Twitter owner Elon Musk has laughed off a BBC investigation which claims the social media site is struggling to protect users from online abuse and child sexual exploitation.
A BBC Panorama report, due to air tonight (Monday), cites figures from the Institute for Strategic Dialogue think tank which show that tens of thousands of new accounts have popped up and immediately followed known abusive and misogynistic profiles since Musk took over.
The figures were 69% higher than before he bought the firm, suggesting a “permissive environment”, the report claimed. The BBC cites a former head of content design at Twitter, Lisa Jennings Young, who says that before the takeover the platform was trying to crack down on trolling. “It was not at all perfect. But we were trying, and we were making things better all the time,” she claims.
Meanwhile, a former Twitter worker who tackled state-sponsored disinformation, Ray Serrato, says that the team he used to work for had been “decimated” and only has minimised capacity today. He adds: “Twitter might have been the refuge where journalists would go out and have their voice be heard and be critical of the government. But I’m not sure that’s going to be the case anymore.
“There are a number of key experts that are no longer in that team that would have covered special regions, or threat actors, from Russia to China.”
Another anonymous source told the BBC that the Twitter cutbacks meant that a team of 20 people who used to work on tackling child sexual exploitation had been slashed to just six or seven.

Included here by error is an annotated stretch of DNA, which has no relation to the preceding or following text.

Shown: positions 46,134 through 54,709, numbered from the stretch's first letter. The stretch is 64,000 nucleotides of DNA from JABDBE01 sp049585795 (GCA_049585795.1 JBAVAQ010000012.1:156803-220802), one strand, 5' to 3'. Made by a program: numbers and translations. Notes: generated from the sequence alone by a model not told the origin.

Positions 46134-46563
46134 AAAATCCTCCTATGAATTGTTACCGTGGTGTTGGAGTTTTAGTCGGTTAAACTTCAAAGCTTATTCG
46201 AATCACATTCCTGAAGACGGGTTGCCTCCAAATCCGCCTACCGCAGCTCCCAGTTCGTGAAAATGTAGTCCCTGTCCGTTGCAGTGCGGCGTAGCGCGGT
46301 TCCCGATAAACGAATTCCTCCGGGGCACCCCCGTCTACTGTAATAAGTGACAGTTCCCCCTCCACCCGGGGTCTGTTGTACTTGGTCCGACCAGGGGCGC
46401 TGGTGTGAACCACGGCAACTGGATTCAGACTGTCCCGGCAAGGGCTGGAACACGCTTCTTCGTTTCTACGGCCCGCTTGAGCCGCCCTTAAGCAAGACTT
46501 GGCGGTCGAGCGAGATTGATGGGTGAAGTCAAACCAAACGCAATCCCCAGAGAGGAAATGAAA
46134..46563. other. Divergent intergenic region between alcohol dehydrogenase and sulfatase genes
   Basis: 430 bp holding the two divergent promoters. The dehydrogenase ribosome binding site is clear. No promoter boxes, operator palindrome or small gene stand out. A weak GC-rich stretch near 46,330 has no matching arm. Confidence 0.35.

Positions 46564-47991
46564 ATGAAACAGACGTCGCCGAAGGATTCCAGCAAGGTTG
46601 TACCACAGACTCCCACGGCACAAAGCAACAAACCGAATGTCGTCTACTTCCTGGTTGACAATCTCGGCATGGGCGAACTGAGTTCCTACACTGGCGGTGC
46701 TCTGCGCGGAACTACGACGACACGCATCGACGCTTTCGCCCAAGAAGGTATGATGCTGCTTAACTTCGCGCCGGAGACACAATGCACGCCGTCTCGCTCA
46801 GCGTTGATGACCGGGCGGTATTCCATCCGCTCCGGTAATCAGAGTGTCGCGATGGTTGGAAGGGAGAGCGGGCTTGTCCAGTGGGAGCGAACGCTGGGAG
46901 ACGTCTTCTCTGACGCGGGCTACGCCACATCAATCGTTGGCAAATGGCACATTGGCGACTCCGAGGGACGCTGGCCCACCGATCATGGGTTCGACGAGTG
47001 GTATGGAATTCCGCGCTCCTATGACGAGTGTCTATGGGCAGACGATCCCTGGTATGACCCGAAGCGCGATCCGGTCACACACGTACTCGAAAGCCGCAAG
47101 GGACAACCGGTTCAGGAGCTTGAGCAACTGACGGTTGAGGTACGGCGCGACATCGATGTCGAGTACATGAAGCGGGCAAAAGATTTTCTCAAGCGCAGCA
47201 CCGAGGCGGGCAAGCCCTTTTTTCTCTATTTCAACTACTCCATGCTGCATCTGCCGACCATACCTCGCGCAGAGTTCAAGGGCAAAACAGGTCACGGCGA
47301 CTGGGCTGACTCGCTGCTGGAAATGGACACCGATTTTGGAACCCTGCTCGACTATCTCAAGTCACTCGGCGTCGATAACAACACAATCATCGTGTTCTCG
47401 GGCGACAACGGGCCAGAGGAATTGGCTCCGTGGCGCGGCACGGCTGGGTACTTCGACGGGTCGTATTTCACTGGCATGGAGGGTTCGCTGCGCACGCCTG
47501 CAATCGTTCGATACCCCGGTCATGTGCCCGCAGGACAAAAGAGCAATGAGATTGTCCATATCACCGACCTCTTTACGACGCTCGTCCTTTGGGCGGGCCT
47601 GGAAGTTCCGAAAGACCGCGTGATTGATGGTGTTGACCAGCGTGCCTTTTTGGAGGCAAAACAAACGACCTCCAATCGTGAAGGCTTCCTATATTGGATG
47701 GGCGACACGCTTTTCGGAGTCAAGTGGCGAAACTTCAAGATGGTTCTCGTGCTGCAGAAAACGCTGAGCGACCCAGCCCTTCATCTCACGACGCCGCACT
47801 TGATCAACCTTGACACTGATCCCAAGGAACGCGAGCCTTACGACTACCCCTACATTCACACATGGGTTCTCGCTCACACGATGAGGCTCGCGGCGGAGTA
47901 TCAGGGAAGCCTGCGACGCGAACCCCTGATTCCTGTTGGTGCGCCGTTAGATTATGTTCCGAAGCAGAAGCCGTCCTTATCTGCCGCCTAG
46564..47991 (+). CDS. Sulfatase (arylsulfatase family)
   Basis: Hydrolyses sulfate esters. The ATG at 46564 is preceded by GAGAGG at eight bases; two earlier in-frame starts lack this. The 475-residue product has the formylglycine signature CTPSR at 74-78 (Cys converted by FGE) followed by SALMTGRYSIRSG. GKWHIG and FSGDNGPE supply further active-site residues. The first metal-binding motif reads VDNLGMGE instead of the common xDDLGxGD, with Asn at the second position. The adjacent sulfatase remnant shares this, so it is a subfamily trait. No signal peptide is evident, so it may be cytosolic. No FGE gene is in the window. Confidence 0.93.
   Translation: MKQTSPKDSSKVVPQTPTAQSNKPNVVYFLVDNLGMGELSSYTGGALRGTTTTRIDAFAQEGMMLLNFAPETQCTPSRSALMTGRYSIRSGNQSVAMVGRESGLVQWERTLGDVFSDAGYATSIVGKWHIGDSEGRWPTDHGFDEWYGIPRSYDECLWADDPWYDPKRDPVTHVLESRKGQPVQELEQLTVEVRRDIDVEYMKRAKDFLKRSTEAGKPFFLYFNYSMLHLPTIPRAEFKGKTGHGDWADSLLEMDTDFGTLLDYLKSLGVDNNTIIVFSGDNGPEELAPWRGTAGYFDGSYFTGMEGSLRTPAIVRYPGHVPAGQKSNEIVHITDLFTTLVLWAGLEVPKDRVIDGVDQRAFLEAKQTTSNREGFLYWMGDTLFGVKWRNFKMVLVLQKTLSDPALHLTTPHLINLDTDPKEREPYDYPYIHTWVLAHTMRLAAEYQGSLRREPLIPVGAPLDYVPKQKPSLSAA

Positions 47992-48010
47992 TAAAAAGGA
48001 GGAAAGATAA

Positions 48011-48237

In response, Musk apologised “for turning Twitter from nurturing paradise into place that has … trolls”.
He also responded to a user who said that before his takeover of the platform no one had ever said anything mean to them. “It was a beautiful utopia. Now I fear for my life daily,” the user said. Musk replied: “Literally roflmao” (rolling on the floor laughing my ass off).
One thing Musk will not be laughing off, however, is the state of the platform’s finances. In January, figures showed advertising spend on the site crashed by 71% in December, as the fall-out from the controversial $44bn (£38.1bn) takeover continues.
The data, from ad research firm Standard Media Index (SMI), followed reports that over 500 advertisers have now paused their spending on Twitter since the takeover, leading to a 40% decrease in revenue compared to last year.
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